« How to sharpen with Japanese Waterstones | Go to top page | Pony 32400 ISD Hand Clamp Review »

K-rail concrete barrier

Yes, it is not strictly a tool, but it has become ubiquitous. "K-rail" - California's version of the New Jersey Type 50 concrete barrier is inescapable if you are driving in this state.
There are a few reasons for this - it is fairly cheap over its lifespan, almost unbreakable, it doesn't kill people when they hit it at an angle (it lifts the car off the ground and slows it so it doesn't spin around or flip) and it is pretty effective at keeping the people behind the barrier safe. The basic shape is the result of observations made by New Jersey police 40-50 years ago. The past 20 years have seen an explosion in the use of it however.

There are improvements to the shape of the K-rail profile, in particular one called the "F-shape" in which the bottom section is not quite as steep. Crash tests show it is a bit better, but with hundreds or perhaps thousands of miles of this stuff already made and slipforms all set with the K-rail profile I don't see change coming anytime soon. Sometimes being good enough is good enough.

The yellow cans in the back are filled with sand in the upper portion. The bottom is typically empty. Since the K-rail isn't going to move, you need something on any exposed end to absorb any shock.

As an aside, the building in the background behind all these barriers is the Silicon Valley office of Microsoft.

  • Setting Things Straight - Stabila 187 Level Review
  • Squaring Walls and Foundations using diagonals and the 3 4 5 Right Triangle
  • CHP 11-99 Foundation changing its stripes?
  • 11-99 Foundation License Plate Frame - Culture of Corruption?
  • Stanley vs. Steve - Battle of the Planes
  • Lemania 15TL Chronograph
  • A Brief Summary of the Different Types of Japanese Waterstones:

  • Comments (3)


    Strictly speaking, K-Rail is a temporary barrier with a slightly different shape from the extruded concrete Jersey barrier that CalTrans uses as a center divider on urban freeways. Newer CalTrans Jersey barrier appears to have a steeper angle on the sides and it is noticeably taller. Not much of it out there, though.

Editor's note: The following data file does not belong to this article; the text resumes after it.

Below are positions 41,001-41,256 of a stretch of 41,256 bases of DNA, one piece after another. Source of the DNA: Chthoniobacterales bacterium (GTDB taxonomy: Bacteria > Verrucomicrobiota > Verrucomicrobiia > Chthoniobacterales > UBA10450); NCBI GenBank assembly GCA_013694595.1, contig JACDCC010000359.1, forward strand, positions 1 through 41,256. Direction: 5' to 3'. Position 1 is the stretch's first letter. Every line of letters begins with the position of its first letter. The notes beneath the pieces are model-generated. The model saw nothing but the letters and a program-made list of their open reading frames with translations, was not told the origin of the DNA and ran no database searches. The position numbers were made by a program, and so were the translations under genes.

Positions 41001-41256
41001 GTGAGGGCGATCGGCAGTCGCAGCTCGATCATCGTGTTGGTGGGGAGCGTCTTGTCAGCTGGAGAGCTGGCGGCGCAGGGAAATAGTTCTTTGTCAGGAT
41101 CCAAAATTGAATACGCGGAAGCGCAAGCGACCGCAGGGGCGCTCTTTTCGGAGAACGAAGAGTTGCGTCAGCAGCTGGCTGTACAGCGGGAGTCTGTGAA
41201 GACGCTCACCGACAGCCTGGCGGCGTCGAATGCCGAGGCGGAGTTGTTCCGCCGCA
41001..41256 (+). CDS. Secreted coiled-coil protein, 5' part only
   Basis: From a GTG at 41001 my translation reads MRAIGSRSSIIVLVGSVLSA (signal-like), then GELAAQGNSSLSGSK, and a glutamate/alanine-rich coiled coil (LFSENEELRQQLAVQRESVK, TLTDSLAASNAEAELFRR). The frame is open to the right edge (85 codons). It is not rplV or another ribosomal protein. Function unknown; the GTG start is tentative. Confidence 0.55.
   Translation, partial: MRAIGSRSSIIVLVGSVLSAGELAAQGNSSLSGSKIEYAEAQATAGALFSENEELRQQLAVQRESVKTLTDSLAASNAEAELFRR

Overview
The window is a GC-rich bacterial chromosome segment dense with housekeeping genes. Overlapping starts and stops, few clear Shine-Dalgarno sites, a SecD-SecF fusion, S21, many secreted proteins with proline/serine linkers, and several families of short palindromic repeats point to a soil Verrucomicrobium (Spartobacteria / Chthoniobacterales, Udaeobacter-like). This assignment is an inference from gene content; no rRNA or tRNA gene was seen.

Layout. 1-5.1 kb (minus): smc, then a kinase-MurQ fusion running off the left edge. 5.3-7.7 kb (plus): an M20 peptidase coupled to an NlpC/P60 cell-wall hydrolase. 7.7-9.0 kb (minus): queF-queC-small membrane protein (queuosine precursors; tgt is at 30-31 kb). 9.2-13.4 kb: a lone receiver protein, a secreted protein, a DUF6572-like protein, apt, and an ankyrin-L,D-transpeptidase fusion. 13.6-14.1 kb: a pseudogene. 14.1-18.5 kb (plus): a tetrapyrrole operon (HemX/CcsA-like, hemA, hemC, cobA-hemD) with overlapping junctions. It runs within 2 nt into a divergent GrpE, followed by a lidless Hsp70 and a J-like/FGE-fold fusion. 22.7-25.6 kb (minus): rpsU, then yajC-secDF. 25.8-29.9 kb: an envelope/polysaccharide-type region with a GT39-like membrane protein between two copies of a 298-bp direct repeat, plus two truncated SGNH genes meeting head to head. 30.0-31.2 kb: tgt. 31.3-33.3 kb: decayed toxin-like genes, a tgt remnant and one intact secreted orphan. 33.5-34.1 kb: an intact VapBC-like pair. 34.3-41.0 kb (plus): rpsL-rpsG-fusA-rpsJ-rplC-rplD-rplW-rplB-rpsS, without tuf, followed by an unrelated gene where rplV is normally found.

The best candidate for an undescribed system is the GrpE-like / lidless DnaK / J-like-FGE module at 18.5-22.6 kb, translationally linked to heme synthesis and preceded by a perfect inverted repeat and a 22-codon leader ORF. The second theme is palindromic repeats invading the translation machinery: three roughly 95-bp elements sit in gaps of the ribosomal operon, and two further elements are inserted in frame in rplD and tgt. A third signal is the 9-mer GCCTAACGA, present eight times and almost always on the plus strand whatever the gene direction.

Further, I would argue that the Jersey barrier is quite likely to flip a car depending on the angle of approach. At high speeds, there have been occasions when cars have ended up on top of the barrier. In one such incident, Long Beach police officer's patrol car climbed the barrier and slid along the top into a very heavy duty sign upright [approx. 2-feet in diameter, anchored in concrete]. The speed was sufficient to exceed the elasticity of steel; the car was split in half, killing the officer. He was pursuing a suspect at high speed, approximately 90 mph.

    The sand-filled barrels are the Fitch barrier, named for John Fitch, who played a huge role in making motor racing more safe from the 1960s up until his death a few years ago.

    Stuart Marsh:

    What is the weight of 20ft. lengh of K-rail
    What is the lifting capacity needed

    Ronald W. Klimmek:

    I was thinking that a K-Rail gets its name because it weighs a thousand pounds .

    Post a comment

    (Comments are moderated to fight SPAM. Your comment will appear after I approve it. Thanks for waiting.)


    This is a single article from STUFF dated April 5, 2006.

    Recent articles are at the top page
    and a list of everything can be found in the archives.

    The previous post was How to sharpen with Japanese Waterstones.

    The next post is Pony 32400 ISD Hand Clamp Review.

    Creative Commons License
    This weblog is licensed under a Creative Commons License.
    Powered by
    Movable Type 3.34